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About Wonderpedia

Wonderpedia magazine opens up a world of wonder for everybody, delivering the latest developments in science, history, nature, world events, technology and the human mind and body.

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Science

What is a comet?

Comets - also known as 'dirty snowballs' - are large chunks of rock and ice left over from the formation of our Solar System billions of years ago. When these chunks fly close to the sun, they begin to spew out gas, displaying a visible atmosphere and sometimes a tail that glows brightly.

World Events

Why has the poppy become a symbol of remembrance?

Corn poppies (popaver rhoeas) grow naturally across Western Europe in areas of disturbed soil.

World Events

How did Earth get its name?

Earth is the only planet in our solar system not to be named after a Greek or Roman deity. Originally, humans had no idea that they lived on a planet that was mostly water.

Science

How quickly can a person fall?

A skydiver falls from a height of 4,000 metres, accelerating by 20mph every second. After three seconds, they are falling at a speed of over 62mph. The reason? Gravity. This force accelerates a body in freefall by 9.81 metres per second every second.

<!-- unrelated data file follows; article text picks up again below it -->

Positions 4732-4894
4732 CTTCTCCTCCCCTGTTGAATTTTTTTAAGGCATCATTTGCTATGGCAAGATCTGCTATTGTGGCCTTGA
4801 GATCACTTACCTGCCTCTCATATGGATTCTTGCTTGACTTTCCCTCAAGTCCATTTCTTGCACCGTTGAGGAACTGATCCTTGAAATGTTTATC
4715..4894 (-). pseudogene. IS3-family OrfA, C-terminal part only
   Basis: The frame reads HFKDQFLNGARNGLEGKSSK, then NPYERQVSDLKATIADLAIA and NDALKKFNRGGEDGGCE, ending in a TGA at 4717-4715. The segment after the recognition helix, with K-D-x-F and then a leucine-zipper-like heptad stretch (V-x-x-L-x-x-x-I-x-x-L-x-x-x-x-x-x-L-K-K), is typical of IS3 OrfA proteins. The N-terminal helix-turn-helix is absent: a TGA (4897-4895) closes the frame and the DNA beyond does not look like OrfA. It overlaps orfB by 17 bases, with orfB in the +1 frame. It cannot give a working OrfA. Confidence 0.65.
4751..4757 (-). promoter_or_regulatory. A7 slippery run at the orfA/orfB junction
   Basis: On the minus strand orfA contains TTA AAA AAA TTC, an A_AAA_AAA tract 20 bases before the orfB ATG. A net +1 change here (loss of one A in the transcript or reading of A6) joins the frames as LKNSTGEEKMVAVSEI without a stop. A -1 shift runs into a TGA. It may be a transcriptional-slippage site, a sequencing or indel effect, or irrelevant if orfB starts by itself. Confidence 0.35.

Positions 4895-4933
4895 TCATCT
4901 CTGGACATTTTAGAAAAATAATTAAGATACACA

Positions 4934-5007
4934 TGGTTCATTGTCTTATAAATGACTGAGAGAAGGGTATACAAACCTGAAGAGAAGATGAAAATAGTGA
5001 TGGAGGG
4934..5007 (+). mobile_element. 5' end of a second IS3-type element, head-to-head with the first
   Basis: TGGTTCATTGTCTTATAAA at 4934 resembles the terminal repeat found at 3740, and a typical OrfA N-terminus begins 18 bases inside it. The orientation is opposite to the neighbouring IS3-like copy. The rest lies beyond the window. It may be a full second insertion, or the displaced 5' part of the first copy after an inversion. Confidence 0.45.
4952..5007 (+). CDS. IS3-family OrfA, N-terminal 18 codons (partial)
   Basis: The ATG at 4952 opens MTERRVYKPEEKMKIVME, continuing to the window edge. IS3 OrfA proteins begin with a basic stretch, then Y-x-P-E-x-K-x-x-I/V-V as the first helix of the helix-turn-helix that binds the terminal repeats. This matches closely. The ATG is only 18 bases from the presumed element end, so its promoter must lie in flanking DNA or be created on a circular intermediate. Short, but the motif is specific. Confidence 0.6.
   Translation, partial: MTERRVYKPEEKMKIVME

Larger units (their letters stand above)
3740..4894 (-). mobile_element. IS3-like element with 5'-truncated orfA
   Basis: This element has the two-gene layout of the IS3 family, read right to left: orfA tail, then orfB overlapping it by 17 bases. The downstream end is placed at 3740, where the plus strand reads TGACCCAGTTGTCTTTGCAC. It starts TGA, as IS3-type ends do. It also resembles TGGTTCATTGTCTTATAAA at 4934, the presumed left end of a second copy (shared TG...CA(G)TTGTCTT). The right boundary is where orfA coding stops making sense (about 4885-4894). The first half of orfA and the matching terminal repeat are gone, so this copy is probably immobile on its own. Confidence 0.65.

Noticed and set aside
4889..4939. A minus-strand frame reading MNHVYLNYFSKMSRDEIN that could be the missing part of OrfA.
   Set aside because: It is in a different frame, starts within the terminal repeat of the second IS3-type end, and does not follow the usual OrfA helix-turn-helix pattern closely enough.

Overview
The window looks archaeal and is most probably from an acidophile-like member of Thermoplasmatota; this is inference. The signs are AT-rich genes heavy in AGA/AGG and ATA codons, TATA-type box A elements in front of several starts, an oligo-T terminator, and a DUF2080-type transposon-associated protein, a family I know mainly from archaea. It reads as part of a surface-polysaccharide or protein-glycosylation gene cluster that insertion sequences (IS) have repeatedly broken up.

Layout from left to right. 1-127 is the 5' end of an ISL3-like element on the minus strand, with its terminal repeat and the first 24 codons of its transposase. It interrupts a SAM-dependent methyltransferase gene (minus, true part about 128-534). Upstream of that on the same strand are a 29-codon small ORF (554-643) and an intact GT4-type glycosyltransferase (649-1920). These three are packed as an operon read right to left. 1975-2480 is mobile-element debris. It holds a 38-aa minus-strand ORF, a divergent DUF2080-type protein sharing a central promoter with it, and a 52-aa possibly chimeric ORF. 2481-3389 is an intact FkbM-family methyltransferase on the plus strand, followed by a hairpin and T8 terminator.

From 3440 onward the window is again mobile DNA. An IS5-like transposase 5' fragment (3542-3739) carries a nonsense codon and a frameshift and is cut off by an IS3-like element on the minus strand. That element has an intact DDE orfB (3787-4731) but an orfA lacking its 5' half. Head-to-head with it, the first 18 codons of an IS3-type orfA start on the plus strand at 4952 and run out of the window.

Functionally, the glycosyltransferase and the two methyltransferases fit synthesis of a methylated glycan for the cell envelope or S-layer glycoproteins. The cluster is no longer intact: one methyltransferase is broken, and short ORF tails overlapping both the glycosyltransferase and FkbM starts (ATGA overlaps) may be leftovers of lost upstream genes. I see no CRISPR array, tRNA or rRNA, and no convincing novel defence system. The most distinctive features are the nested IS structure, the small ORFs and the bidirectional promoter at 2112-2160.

Nature

5 Facts About Clouds

1. In the summer months, clouds sometimes glow a range of different colours: on occasion a pale yellow, at other times a pearlescent silver. Ice crystals are responsible for these glowing clouds (known as notilucent clouds) as they reflect the light of the setting sun.

History

How did World War I start?

The First World War claimed the lives of over 16 million people, both soldiers and civilians, across Europe and changed the course of history – so why, when, and how did it begin? Despite its far-reaching and devastating consequences, the First World War’s origins are still unclear.

Science

Could Ebola become airborne?

Viruses exist to replicate themselves; it’s their raison d’etre. But with replication comes mutation: improper copies occur and new variants of the virus arise. Ebola is an RNA virus, which means every time it replicates itself, one or two mutations occur.

Nature

How long can a tree live for?

Surviving the last Ice Age, the world’s oldest known living tree is a five-metre spruce in Sweden known as ‘Old Tjikko’ (right), at an impressive 9,550 years old.

Nature

Do snakes get vertigo?

When snakes wriggle along branches, they might appear pretty relaxed. But appearances can be deceiving: the snake is clinging onto the branch with all its might. That’s because, depending on the snake’s size and weight and the texture of the ground, a fall could prove fatal.

Nature

Why do leaves turn red in the autumn?

To survive the winter, deciduous trees need to store sustenance in their roots, which means they must absorb the nutrients in their leaves. Changes in colour are caused by the trees absorbing these essential nutrients. During the sunny summer months, the leaves on trees are green and lush.

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